Dreaming of Moshiach

Friday, August 22, 2008

Going Under Cover

In a town lived a woman that was married but did not cover her hair. The Rav of the town rebuked her a few times but she paid no heed, saying "I was given beautiful curly hair and unwilling to cover it".

When she passed away, the Chevre Kaddishe placed her body in the ground but one of them accidentally dropped his wallet inside. Inside the wallet was money and important papers.

That evening, when he noticed his wallet was missing, he remembered that while bending down to bury the woman, the wallet fell inside the grave. He went to the Rav of the town, HaRav HaGaon Aryeh de-ve Ilai, zs'l, to receive permission to reopen the grave. The Rav answered that in this case he gives permission but on one condition; that all the town residents and the bet din must be present.

The following morning, all the town's Jews gathered at the grave and were witnesses to this unique happening. The Rav and the bet din also arrived and the grand Rav gave the permission to open the grave and the missing wallet was found right away.

Suddenly, weird noises were heard coming from the burial ground. Inside the hole of the burial they saw the scariest view ever seen before: The hairs of the dead woman were torn off and stuffed inside her mouth so that her mouth was completely blocked. Her skull was bald, covered by thousands of worms and set in a way the woman used to set her hair when she was alive.

The town's Rav seeing this revealed miracle, woke up the residents to do Teshuva and said: This incident is directly from HaShem. It is no coincidence that the wallet fell inside the burial of the immodest woman. HaShem is showing us how severe it is for a woman to reveal her hair and use it as a weapon for beauty.

The whole town was greatly influenced to see the judgment of this woman and how the judgment is measure for measure.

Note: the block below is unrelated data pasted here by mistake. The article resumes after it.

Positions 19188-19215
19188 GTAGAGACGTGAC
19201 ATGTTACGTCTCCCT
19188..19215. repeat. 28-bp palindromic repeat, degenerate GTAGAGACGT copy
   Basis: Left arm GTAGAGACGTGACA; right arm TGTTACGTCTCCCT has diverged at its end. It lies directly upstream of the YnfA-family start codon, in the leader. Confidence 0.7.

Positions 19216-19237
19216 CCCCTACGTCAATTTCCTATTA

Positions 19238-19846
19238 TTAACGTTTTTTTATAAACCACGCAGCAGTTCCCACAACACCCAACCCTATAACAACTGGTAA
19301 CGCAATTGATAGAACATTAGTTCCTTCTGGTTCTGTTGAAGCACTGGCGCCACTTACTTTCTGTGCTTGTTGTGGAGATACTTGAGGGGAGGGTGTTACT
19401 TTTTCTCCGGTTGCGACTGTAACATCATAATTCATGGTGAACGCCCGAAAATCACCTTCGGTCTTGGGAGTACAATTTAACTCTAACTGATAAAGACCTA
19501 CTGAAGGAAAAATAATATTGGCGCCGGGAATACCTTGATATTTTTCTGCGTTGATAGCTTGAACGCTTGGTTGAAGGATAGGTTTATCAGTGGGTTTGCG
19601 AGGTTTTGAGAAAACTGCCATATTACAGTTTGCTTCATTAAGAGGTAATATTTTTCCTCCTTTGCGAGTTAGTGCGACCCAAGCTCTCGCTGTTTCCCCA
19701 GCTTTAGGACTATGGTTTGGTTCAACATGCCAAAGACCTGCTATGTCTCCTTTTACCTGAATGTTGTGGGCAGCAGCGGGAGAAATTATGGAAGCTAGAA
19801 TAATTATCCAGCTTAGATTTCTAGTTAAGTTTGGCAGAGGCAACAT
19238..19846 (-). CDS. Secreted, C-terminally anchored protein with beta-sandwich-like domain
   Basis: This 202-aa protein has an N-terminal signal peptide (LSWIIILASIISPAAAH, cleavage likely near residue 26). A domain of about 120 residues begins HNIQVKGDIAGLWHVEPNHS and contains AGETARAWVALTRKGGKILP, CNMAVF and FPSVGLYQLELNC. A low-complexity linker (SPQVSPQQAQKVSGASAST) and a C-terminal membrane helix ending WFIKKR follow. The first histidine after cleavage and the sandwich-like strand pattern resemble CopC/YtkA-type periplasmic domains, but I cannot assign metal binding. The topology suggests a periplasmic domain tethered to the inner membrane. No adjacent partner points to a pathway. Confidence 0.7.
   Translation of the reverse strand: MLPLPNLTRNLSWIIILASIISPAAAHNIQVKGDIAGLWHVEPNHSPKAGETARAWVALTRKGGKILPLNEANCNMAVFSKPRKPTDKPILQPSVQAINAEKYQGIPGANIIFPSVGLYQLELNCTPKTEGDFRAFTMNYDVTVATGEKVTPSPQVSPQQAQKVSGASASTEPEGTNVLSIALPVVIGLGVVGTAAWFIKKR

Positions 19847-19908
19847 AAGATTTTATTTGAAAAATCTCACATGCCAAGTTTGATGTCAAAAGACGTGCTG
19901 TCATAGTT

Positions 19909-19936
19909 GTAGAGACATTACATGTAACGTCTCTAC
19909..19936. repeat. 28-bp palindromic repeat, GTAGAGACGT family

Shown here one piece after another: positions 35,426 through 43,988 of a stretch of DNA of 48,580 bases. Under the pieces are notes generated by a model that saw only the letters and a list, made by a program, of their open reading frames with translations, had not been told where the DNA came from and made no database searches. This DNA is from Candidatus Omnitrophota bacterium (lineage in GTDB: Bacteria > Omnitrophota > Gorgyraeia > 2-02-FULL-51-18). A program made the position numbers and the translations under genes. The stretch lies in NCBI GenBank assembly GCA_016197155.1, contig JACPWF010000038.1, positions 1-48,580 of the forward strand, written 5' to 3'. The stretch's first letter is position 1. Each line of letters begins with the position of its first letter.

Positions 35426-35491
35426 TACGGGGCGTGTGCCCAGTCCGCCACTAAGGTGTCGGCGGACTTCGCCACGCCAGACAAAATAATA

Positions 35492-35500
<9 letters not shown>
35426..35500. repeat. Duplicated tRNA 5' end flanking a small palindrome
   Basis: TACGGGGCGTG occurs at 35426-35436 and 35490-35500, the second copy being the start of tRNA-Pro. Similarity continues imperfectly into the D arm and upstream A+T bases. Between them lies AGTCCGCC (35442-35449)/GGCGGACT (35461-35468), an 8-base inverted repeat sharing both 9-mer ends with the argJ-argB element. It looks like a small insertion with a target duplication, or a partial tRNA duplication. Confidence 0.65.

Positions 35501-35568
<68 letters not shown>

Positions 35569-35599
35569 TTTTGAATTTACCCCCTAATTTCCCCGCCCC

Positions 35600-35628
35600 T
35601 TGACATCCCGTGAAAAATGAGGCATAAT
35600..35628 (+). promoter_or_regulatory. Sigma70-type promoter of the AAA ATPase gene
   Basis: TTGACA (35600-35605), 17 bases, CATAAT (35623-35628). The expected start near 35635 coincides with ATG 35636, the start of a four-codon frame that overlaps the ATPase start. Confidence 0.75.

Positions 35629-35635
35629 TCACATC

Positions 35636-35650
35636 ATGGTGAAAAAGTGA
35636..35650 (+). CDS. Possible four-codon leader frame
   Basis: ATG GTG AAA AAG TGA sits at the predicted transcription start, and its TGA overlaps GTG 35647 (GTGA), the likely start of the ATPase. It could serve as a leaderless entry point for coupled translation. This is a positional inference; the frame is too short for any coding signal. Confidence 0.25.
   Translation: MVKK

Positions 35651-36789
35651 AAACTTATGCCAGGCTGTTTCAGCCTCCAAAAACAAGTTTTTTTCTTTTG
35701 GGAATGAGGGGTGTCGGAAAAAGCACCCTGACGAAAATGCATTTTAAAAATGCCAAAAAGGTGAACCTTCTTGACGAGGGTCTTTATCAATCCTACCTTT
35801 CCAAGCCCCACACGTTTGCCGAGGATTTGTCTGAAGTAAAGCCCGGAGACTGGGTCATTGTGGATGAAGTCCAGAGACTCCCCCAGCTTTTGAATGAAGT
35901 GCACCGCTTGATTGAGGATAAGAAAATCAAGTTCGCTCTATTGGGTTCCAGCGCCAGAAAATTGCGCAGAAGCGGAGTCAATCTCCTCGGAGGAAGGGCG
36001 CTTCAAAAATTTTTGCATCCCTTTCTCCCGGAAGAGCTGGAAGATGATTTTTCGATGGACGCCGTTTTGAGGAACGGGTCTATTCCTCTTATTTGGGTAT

Women who are or have been married (widows and divorcees) are required to cover their hair. The Talmud in Kesuvot 72a states that the source for this prohibition is from BaMidbar (Numbers) 5:18 which deals with the laws of a sotah - a suspected adulteress - and states, "The priest shall stand the woman before God and uncover her hair...". Rashi (Rabbi Shlomo Yitchaki, zs'kl) provides two explanations for the Talmud's conclusion, one, that from the fact that she is punished midah keneged midah (measure for measure) for exposing her hair to her paramour we see that this is prohibited and, two, from the fact that we expose her hair we see that under normal conditions a Jewish woman's hair should be covered.

Kabbalistic master Baba Sali, Rav Yisrael Abuchatzeirah, zsk'l, the 'praying father' of Sephardic Jewry, said Sephardic tradition obligates women to cover hair only with kerchiefs and not wigs. He added that even if women are ultra religious, prays three times a day, occupied with chesed, etc. but does not cover her hair only with kerchief, she'll not see Olam Haba.




והיה השם למלך על כל הארץ, ביום ההוא יהיה השם אחד - ושמו אחד ישתבח שמו לעד לנצח נצחים בכל העולמות Blessed is His name for eternity in all worlds אין עוד מלבדו